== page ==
1.2 million people are expected to travel to Qatar for the 2022 FIFA World Cup that begins this Sunday. The question, however, of where they will be staying is still unclear.
About 1.2 million people are expected to travel to Qatar for the 2022 FIFA World Cup that begins this Sunday. The question, however, of where they will be staying is still unclear. A large official fan village that plans to accommodate thousands of traveling fans in the coming weeks still resembles a construction site with forklifts and rubble next to a sea of shipping containers, the Guardian reports.
With less than 48 hours before the official kick off, the Rawdat Al Jahhaniya fan village is comprised of endless rows of portacabins organized into different colors and mapped in alphabetical order, according to CNN. Each cabin has a mini fridge and a small bathroom. There is also a large central gathering space with a massive television screen facing a sea of bean bags. Large tents with hundreds of tables and chairs have been erected for dining space.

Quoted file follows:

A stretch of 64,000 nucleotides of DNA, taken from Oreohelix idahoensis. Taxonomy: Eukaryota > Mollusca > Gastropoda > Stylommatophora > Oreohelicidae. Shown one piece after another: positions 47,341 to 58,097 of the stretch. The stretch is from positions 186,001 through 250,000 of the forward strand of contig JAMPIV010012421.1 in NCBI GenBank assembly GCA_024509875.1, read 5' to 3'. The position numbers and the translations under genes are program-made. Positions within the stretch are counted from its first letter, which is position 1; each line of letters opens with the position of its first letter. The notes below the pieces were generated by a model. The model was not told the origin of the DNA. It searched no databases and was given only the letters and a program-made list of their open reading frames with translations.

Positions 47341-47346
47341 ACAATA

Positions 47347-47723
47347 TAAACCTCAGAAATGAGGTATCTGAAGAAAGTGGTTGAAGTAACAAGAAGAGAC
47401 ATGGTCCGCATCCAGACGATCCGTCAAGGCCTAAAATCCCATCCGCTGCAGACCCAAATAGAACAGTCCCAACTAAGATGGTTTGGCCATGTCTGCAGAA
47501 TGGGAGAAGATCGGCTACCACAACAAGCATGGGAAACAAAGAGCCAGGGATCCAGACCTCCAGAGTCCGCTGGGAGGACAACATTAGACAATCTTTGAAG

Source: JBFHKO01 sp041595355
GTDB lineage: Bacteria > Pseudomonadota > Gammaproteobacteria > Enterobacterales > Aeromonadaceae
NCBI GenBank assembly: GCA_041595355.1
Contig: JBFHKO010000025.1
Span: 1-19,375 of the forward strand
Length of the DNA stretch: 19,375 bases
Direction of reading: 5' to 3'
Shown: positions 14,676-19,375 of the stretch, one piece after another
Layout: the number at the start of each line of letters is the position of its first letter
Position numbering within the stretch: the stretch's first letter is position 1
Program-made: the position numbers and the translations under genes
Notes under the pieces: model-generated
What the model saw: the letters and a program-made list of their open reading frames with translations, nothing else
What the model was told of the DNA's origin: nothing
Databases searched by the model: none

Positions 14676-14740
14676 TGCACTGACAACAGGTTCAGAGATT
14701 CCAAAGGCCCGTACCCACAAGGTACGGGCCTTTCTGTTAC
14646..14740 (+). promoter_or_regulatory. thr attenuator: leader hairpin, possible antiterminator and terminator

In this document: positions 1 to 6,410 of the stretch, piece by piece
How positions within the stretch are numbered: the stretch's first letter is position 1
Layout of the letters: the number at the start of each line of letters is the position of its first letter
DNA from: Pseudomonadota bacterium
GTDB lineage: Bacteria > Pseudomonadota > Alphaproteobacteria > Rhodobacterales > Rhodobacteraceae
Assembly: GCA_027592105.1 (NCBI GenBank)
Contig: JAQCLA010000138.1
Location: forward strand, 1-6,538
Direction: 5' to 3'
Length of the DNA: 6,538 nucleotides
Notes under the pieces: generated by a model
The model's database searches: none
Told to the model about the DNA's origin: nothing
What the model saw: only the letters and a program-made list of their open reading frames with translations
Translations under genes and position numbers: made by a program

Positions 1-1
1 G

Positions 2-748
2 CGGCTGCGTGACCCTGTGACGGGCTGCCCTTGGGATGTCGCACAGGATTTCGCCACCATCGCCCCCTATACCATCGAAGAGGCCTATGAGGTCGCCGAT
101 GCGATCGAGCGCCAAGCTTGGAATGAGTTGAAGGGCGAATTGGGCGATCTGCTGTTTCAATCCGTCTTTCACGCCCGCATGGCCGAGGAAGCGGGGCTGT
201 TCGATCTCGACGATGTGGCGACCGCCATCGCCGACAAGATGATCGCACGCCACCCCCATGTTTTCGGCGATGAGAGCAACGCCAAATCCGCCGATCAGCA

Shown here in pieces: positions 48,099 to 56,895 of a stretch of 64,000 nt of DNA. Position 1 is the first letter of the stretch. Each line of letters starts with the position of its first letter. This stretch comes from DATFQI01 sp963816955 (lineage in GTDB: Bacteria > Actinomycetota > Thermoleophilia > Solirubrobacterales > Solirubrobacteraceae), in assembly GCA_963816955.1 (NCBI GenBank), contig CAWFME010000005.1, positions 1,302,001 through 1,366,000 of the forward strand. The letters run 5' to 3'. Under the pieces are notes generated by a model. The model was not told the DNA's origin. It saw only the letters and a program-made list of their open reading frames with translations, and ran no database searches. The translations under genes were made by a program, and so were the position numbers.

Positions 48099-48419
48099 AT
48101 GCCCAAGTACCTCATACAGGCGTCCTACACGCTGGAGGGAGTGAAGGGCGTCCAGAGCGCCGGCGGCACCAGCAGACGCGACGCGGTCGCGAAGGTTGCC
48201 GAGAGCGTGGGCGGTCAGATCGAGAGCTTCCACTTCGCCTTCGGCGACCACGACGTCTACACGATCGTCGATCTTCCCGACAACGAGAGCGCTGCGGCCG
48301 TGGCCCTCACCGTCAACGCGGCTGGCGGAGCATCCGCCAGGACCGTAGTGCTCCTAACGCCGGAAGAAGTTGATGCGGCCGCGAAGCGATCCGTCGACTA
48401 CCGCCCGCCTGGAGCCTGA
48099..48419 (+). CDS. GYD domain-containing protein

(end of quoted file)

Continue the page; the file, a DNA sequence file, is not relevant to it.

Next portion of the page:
The site, which opened on Friday, costs a little over $200 a night for a double cabin for two and the temporary residency is expected to welcome 60,000 soccer fans with a total of 30,000 rooms erected in the desert, reports SB Nation. Although the World Cup is expected to attract more than a million visitors to Qatar, the country had only 30,000 hotel rooms available in March and 80 percent of them were booked for FIFA teams, officials and sponsors.
Sites like the Rawdat Al Jahhaniya fan village cropped up in response, as well as cruise ships moored at Doha’s Grand Terminal and tents in the desert offering additional lodging. However, how well the temporary cabins in the desert will hold up to the heat (82 degrees Fahrenheit in Nov.) and the logistics of housing and moving so many people in such a compressed amount of time will be tested.
Since FIFA chose Qatar as the 2022 host country in 2010, concerns have continued to grow over the abuse of migrant workers, who make up 90 percent of the workforce and who have been key to the labor needed to constructed these temporary lodgings. A reported 6,500 migrant workers have died since Qatar was awarded host country status.